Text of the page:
About the Author
Stan Riddle joined Acoem USA in 2008. He has over 35 years experience in aligning industrial machinery. Stan received his AAS Degree in Machinist Technology from Surry Community College in Dobson, NC, and also holds a diploma in Industrial Systems Technology from Forsyth Technical Community College in Winston-Salem, NC, where he was also an instructor in the program.
Stan began his maintenance career working as a machinist and millwright for companies such as Weyerhaeuser, R.J. Reynolds, and Tyco Electronics. He also has over 25 years experience in Predictive Technologies, such as vibration analysis, thermography, oil analysis, and ultrasonic inspection. He is a certified Level III Vibration Analyst with the Vibration Institute, and is a Past Chairman and Board Member of the Piedmont Chapter.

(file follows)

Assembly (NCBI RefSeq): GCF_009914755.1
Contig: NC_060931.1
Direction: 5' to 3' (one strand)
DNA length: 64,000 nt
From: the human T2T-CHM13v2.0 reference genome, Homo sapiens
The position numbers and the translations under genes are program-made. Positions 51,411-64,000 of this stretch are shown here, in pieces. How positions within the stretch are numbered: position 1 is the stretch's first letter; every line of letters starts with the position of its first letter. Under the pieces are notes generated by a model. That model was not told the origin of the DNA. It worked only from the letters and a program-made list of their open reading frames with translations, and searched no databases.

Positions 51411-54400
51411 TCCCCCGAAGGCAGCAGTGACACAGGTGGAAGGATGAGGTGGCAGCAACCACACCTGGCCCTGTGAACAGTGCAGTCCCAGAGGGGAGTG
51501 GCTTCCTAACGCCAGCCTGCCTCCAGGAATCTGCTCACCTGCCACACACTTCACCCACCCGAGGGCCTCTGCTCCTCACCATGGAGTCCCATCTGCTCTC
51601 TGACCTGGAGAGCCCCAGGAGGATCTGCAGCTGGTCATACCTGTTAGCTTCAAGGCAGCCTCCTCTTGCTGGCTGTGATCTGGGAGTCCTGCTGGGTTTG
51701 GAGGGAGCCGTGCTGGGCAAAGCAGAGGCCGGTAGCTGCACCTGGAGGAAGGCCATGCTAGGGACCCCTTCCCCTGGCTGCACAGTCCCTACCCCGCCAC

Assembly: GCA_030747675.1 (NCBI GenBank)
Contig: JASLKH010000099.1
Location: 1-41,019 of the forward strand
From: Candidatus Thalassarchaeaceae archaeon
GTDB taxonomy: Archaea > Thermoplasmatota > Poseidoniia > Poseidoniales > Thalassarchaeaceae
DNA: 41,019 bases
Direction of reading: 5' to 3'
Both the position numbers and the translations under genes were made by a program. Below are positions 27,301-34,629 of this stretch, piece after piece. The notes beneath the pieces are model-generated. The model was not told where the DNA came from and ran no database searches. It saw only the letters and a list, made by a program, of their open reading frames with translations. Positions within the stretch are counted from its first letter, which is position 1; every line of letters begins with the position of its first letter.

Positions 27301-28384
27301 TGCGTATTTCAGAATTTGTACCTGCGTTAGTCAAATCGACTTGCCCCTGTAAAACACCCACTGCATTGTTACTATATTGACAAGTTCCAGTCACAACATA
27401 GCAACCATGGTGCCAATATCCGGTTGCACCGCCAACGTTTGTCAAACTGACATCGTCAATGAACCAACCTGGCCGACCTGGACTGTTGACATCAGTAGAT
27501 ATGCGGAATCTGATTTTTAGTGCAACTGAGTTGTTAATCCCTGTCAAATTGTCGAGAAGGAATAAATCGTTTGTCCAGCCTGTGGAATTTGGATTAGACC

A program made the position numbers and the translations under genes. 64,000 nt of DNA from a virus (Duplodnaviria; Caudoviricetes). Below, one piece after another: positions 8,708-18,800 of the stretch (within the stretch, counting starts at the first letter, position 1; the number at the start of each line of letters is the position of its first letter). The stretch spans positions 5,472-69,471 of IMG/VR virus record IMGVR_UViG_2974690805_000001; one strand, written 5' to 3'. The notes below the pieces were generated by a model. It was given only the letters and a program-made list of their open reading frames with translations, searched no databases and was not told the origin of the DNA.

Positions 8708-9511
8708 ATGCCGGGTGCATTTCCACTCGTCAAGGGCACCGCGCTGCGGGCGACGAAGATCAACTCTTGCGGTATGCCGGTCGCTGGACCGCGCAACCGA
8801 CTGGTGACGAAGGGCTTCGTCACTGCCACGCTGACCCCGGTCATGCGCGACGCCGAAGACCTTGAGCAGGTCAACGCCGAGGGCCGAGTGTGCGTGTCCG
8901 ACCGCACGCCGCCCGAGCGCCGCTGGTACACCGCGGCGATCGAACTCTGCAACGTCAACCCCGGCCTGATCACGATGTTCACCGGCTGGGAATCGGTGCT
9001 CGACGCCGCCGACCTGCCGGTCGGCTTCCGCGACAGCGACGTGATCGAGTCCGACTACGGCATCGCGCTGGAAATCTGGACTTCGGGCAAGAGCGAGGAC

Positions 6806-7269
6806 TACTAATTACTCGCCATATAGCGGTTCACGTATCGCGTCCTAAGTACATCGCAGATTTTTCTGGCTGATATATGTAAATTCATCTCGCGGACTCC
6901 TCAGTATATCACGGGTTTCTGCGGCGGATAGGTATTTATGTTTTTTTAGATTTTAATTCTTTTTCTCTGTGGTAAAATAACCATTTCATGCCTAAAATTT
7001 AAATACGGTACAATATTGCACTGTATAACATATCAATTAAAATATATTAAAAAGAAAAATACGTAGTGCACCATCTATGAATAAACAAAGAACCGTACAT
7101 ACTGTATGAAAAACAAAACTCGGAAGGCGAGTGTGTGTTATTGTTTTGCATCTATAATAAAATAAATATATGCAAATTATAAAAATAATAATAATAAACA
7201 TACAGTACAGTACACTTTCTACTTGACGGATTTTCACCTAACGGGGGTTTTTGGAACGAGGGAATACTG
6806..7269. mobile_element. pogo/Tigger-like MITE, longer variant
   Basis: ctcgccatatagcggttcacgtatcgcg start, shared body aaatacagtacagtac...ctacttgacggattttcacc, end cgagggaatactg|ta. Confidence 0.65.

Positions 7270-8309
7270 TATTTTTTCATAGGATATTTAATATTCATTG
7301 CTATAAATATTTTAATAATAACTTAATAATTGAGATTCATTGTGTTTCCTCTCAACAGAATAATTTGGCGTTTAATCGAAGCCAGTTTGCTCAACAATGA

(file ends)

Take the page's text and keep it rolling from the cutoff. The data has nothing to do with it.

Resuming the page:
What if i have a situation where both coupling doesn’t have reasonable space to place the laser head such that the only space available on both ends have different diameter? Will laser still be applicable? if it will be, what will be its shortcoming?
As long as the laser can receive the beam, you should be OK. It doesn’t matter if the laser is mounted onto the shaft or the hub, or one on each. The system will find the center of rotation of the shafts.